All was not lost however, I traded it to an AF warrant officer for a pallet of Black Label beer.
     
  16. TIMC

    TIMC Member

    Joined:
    Feb 16, 2003
    Messages:
    2,786
    Location:
    Texas
    Since I have been on the hunt for a good accurate and reliable pistol caliber carbine, I opted for one of the .45 caliber Uzi's The gun is very accurate, compact and reliable. the big down side is you have to either buy $150 a piece IMI mags when you can find them or do the Grease gun mag conversion for $350 + $40 a mag. Since I wanted to stay all IMI I now own $1000 worth of IMI mags which is almost as much as I spent on the gun!
     
  17. kirkcdl

    kirkcdl Member

    Joined:
    Jan 4, 2004
    Messages:
    708
    Location:
    ORYGUN
    You could always get an HK USC and buy a GG lower,new production GG mags are running about $25...
     

    Attached Files:

  18. cat9x

    cat9x Member

    Joined:
    Oct 3, 2008
    Messages:
    223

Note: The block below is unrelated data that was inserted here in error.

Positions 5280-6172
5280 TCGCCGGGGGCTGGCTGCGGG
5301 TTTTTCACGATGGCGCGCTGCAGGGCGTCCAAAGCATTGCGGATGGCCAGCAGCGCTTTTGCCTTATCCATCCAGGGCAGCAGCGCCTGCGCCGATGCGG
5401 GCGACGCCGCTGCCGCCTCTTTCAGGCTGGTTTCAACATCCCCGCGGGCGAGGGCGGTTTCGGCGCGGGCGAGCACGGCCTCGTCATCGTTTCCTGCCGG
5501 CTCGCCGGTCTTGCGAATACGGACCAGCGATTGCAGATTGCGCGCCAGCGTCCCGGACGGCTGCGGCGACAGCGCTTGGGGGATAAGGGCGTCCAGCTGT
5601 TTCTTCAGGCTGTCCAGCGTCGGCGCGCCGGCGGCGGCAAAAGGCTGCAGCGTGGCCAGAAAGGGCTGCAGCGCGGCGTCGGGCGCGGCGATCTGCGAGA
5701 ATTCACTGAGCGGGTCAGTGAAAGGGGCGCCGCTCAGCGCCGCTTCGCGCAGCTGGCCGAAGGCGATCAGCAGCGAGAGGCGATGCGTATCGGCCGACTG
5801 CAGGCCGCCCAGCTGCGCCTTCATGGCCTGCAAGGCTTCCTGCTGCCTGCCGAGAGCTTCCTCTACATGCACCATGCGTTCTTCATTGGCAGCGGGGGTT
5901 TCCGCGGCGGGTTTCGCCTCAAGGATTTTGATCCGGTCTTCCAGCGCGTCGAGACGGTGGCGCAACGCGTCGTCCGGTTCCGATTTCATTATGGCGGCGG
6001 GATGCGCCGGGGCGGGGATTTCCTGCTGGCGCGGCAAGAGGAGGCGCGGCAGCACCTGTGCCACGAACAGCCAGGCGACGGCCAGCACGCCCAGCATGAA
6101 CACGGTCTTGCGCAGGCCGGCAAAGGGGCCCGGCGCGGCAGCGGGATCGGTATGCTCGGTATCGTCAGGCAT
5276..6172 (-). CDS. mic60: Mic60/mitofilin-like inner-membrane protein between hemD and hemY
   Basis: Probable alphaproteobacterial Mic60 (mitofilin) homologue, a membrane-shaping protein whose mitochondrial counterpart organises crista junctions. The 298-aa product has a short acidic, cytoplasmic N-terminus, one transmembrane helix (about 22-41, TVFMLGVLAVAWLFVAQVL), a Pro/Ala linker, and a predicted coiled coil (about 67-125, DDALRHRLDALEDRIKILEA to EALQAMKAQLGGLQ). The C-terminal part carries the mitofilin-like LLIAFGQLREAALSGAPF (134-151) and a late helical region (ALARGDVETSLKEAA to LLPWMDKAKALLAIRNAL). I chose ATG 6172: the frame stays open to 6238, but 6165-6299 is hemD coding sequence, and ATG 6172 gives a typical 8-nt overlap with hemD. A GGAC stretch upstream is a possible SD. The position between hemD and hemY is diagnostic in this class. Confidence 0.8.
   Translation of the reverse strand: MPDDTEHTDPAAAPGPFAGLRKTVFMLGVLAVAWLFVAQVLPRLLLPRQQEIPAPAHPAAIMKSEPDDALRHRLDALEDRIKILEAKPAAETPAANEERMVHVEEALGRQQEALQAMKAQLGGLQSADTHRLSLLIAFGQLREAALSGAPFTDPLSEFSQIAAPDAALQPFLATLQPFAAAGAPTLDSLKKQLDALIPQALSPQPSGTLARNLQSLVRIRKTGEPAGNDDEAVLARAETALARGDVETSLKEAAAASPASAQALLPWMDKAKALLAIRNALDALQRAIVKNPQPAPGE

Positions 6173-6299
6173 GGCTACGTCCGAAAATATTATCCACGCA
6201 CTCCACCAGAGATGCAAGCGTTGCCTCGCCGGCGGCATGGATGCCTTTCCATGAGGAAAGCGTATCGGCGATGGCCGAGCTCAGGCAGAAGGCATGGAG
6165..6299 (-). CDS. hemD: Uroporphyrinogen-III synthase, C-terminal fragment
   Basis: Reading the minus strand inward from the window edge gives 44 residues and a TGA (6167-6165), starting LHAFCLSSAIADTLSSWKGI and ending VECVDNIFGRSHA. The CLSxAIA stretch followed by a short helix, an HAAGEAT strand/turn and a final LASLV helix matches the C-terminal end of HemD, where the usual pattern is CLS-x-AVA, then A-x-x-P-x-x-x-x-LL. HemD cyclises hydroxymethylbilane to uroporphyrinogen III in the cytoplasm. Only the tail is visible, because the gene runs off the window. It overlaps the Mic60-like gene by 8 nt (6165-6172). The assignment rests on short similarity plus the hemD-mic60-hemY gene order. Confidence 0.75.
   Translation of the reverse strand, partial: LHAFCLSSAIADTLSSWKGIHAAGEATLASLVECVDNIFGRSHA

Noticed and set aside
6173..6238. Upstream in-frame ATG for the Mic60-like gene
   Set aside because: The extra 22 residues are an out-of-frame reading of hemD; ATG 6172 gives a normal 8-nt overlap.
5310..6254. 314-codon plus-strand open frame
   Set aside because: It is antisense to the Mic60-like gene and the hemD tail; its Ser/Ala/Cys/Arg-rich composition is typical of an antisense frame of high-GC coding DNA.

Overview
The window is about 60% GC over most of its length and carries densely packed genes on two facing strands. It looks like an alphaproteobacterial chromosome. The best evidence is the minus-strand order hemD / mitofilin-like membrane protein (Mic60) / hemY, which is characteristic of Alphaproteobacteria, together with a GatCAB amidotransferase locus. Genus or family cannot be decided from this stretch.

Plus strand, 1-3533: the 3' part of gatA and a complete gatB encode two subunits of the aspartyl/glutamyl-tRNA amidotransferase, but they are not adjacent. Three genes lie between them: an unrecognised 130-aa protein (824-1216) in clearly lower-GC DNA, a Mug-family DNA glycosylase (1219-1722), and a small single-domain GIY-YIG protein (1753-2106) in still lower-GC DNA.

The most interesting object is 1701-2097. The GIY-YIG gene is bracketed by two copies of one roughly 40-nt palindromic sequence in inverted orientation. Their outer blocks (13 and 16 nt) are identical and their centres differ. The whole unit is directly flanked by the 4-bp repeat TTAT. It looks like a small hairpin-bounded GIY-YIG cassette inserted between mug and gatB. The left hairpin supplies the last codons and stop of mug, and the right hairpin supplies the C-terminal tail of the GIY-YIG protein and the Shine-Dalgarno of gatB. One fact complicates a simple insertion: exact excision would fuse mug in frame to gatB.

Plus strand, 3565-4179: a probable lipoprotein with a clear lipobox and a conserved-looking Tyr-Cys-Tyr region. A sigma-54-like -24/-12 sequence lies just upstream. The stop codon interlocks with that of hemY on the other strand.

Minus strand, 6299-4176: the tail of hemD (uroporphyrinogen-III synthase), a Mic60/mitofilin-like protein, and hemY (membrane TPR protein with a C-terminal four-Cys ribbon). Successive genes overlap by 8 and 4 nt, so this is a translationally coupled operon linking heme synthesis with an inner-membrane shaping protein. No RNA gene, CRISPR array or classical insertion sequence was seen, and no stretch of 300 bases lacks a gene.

19. dudester

    dudester Member

    Joined:
    Jan 29, 2009
    Messages:
    64
    Location:
    Tampa Bay
    I had one of the old Thompsons once a long time ago. It was not very reliable or accurate. Definitely a conversation piece though ;)
     
  20. CapnMac

    CapnMac Member

    Joined:
    Feb 27, 2009
    Messages:
    1,283
    Location:
    DFW (formerly Brazos County), Texas
    Well, the other question is why not a reproduction Reising? Ok, they have a terrible rep from combat, but combat is a harsh environment. Johnson rifle had similar problems, but has been replicated. Reising was just fine in LE use, so "modern civilian" would seem similar. Nice wood stock to as to not twist the chones of the knotted-drawers set, too <g>.

    Valkyrie makes a nice deLisle, too. And, like too much of their stuff, it's all better with NFA applications <sigh>.